Human society has, of course, a moral obligation to try to provide a basic level of care to all its members as best it can. I would suggest that each individual can reply to this with an acceptance of what society is able to offer. But then the question asked is: “should we not demand our rights?” Within a prosperous, or indeed greedy, society we must. But when resources are limited it becomes a nonsense to be trying to demand our rights. We may then try to demand our share but when we have done all the demanding we can we still need to come to an acceptance for ourselves.
And then rather the attitude of the wise patient can be to try to maintain their dignity no matter what happens. How might this be done? Is there not something curiously beautiful about the upright stance of the human being? Standing raises us above many animals physically but also is linked to human dignity. We maintain our dignity by 'holding our heads high'. In this way a sense of dignity is linked to that of posture. Our postural or proprioceptive sense has been termed our sixth sense. when we become very aware of our posture and movement it can have an almost mystical effect on the mind for this reason. This sense is also a way in which our body image is formed in the mind, an image free of pain or pleasure – neutral and steady. The body and its pain can in this way be perceived as two different things. In times of pain this image can be a refuge. This is important. To find a mental refuge from pain within the body helps us to stay with it, not to want to get away or to resent the body.
This body image is one of the qualities and one of the fruits of a detached attitude toward the body. This sense of detachment can be well established or an ability to at least detach the mind momentarily or to some degree. Take the example of a situation in which someone is in need of of a gynaecological investigation. For the patient, so exposed, to look away whilst this examination takes place, or to look only when necessary may be a way they can keep their dignity. We can also relate to the body in an impersonal way to encourage detachment, even with a little healthy contempt, on occasion exclaiming, perhaps, with a smile:
“Oh, bodies! Can't rely on them, can we.”
“Sometimes bodies can be really disgusting, can't they.”
The mind that acknowledges these facts at the crucial moment can protect its own dignity and there need be no loss of love. At least there will be no loss if the love is real, if it is a giving love.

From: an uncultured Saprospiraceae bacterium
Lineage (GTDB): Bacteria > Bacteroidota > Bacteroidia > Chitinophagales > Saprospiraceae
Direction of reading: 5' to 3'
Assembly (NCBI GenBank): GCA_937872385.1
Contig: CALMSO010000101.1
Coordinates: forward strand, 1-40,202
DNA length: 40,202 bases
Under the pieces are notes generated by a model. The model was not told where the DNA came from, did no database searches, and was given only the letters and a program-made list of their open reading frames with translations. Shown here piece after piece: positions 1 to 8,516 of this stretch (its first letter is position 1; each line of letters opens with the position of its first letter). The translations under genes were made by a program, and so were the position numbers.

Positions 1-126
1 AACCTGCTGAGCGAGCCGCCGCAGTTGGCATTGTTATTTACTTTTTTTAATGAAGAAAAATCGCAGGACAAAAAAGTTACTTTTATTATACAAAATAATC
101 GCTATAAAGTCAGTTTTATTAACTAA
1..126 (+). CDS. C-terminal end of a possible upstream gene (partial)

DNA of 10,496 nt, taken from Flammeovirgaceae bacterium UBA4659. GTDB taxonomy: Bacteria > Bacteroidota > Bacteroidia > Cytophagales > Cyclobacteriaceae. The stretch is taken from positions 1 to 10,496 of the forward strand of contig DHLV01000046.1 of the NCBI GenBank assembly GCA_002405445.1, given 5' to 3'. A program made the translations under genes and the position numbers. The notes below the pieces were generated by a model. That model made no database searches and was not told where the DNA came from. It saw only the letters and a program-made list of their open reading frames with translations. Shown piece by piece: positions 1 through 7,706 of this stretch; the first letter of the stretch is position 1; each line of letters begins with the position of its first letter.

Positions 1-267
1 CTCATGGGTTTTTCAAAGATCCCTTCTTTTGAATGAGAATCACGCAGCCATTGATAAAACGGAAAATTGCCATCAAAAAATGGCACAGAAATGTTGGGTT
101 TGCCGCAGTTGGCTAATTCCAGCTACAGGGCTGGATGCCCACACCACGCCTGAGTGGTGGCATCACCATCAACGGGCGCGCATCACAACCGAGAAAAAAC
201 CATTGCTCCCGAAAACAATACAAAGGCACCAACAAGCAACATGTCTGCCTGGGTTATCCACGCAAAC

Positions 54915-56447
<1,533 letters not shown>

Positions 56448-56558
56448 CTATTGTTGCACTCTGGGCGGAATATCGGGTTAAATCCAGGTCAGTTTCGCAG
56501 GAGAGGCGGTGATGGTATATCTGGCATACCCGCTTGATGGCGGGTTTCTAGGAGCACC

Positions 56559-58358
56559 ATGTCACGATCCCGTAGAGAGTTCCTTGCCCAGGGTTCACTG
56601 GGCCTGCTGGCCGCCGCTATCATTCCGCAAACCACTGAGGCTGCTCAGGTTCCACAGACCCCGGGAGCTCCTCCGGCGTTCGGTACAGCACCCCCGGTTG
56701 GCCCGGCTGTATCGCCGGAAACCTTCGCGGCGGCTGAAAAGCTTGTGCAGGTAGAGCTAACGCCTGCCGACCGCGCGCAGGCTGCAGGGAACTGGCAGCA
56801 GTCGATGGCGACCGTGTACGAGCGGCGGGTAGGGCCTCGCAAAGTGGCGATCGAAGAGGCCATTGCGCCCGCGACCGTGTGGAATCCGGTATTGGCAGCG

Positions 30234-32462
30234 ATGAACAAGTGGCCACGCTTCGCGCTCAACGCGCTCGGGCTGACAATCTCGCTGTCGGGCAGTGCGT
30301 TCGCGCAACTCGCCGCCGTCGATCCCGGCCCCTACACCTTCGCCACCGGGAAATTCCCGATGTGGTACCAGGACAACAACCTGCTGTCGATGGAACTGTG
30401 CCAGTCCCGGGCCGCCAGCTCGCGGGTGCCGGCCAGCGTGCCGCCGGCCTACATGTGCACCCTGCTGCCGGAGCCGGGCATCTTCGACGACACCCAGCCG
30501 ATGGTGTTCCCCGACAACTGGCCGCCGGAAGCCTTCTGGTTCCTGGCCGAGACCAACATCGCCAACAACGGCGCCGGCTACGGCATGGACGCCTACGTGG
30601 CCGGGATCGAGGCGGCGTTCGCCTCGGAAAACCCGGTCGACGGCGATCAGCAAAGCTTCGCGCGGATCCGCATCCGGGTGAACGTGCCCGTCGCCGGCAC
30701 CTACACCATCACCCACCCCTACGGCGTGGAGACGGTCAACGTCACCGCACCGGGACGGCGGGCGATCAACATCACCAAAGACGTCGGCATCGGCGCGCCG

Often the great human drama is played out most visibly and hence most powerfully in the life of the stars of film or music. We can see there how strongly certain events can effect our highest values or aspirations. I remember as a child how my father was a great lover of Elgar's music. He particularly loved Elgar's cello concerto. There was a particular cellist, the charismatic Jacqueline Du Pre and her genius husband, the conductor Daniel Barenboim whose rendering of this concerto was divine. My father loved it and I think was a little in love with Jacqueline. Then the tragedy: Jacqueline contracted the neurological disease multiple sclerosis. My father was very sad for her. As the story goes, the couple then separated. Whatever really happened, to my father it appeared as if the husband deserted his wife in her time of most need. My father was devastated. His dream was shattered. To some degree so was mine.
I have no idea what really happened to Daniel and Jacqueline but perhaps the great romance could not be sustained through the indignities of her disease. Perhaps the love if not the romance could have been maintained if her dignity could have been more properly cared for, who knows? This was anyway no small matter for my father, it was the beginning of a big breakdown. I found myself going on to specialise in the care of people with neurological disorders as though I was caring for Jacqueline.
It was in this crucible that I realised the importance of dignity, and the fact that holding it foremost in our minds through difficult times was how our true love and our spirituality could be protected.
I offer this for your reflection